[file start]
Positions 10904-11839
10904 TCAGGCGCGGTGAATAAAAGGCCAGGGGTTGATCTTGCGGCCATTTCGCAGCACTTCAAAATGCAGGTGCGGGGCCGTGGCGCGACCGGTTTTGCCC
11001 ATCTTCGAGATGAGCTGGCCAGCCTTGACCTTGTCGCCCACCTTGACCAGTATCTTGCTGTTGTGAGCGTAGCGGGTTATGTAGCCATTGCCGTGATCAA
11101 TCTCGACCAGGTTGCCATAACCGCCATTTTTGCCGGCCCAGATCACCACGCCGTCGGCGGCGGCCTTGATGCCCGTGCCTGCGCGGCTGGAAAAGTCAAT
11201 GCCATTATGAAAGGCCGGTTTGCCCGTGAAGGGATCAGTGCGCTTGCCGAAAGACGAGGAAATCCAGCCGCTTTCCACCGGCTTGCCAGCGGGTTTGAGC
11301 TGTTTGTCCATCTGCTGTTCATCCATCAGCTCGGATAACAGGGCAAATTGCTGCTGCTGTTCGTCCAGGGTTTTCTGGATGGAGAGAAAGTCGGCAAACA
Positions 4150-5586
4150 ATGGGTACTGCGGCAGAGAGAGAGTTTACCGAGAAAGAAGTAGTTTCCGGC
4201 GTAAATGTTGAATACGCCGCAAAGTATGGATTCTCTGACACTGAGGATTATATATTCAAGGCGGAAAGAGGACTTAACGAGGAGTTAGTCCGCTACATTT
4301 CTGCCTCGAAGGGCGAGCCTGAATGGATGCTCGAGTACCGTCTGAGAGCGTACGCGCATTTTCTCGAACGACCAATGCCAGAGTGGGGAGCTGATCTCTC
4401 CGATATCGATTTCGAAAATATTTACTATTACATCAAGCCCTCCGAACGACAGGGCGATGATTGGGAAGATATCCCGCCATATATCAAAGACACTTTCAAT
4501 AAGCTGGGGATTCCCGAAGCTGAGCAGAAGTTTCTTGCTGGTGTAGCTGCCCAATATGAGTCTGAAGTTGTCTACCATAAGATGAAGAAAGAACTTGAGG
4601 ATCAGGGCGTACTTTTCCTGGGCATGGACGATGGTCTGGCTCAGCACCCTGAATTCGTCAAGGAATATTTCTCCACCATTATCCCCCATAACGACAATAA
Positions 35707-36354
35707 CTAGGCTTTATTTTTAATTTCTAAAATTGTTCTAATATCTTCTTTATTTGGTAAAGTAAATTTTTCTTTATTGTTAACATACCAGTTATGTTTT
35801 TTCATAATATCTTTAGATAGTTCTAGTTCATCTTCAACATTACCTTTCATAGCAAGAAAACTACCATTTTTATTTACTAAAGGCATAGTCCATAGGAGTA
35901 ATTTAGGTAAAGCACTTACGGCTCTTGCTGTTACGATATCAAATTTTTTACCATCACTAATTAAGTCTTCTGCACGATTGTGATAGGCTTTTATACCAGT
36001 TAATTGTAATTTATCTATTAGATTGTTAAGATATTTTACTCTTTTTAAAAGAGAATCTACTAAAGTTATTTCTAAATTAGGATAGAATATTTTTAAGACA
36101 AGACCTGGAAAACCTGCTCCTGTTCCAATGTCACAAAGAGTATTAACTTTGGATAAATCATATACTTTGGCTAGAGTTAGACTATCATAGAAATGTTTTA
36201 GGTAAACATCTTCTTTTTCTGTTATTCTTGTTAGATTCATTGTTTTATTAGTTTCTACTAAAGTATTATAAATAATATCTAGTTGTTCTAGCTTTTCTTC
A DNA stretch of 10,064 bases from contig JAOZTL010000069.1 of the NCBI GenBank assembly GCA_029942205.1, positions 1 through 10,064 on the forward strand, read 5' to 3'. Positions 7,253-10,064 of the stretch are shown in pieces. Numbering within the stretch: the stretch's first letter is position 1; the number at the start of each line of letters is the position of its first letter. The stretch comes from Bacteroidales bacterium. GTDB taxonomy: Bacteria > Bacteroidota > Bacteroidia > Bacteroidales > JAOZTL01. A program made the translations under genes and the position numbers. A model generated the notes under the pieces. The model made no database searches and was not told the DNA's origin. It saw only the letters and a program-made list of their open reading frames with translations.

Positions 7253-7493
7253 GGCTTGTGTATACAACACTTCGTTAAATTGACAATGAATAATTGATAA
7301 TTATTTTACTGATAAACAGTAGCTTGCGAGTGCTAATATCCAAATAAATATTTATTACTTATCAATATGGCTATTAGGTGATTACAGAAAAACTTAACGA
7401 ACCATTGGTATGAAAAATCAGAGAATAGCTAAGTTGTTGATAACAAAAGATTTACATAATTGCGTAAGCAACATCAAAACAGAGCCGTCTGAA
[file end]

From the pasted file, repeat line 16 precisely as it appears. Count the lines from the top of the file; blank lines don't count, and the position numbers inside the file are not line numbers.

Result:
35801 TTCATAATATCTTTAGATAGTTCTAGTTCATCTTCAACATTACCTTTCATAGCAAGAAAACTACCATTTTTATTTACTAAAGGCATAGTCCATAGGAGTA